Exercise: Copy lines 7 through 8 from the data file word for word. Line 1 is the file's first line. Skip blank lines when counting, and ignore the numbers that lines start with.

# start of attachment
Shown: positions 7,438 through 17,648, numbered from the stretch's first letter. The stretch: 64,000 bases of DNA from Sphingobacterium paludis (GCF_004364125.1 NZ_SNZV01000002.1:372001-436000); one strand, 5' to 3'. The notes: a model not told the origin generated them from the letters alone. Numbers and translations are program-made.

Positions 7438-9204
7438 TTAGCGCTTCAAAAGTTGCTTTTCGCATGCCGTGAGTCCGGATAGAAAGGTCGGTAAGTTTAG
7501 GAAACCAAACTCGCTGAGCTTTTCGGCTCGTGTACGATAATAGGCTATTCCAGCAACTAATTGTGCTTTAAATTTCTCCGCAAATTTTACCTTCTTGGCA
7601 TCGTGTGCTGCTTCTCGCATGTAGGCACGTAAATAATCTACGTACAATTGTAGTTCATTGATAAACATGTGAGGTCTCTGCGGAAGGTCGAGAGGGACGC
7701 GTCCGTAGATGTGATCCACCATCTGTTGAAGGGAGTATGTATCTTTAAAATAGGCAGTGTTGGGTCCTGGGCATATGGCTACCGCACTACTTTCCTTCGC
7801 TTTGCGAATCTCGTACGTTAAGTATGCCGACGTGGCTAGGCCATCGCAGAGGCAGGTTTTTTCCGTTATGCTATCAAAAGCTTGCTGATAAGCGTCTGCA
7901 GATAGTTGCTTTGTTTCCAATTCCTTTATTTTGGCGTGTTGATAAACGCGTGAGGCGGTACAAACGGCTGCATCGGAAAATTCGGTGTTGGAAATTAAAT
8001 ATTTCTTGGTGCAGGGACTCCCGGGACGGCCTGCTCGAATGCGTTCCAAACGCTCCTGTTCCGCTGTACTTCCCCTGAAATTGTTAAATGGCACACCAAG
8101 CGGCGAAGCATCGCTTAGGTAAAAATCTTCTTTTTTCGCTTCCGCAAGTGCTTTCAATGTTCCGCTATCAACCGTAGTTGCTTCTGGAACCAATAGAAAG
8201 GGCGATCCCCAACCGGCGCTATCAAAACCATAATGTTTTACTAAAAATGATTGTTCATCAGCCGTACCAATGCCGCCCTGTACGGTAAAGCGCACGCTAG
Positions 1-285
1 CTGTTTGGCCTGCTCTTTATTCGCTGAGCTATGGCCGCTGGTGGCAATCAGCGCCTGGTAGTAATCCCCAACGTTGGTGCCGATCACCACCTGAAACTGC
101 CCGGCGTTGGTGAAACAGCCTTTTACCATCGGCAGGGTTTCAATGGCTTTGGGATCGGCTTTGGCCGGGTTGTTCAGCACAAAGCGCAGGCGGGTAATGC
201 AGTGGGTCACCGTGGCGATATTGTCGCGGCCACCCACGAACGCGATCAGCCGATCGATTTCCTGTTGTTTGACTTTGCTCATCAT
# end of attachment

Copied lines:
7801 TTTGCGAATCTCGTACGTTAAGTATGCCGACGTGGCTAGGCCATCGCAGAGGCAGGTTTTTTCCGTTATGCTATCAAAAGCTTGCTGATAAGCGTCTGCA
7901 GATAGTTGCTTTGTTTCCAATTCCTTTATTTTGGCGTGTTGATAAACGCGTGAGGCGGTACAAACGGCTGCATCGGAAAATTCGGTGTTGGAAATTAAAT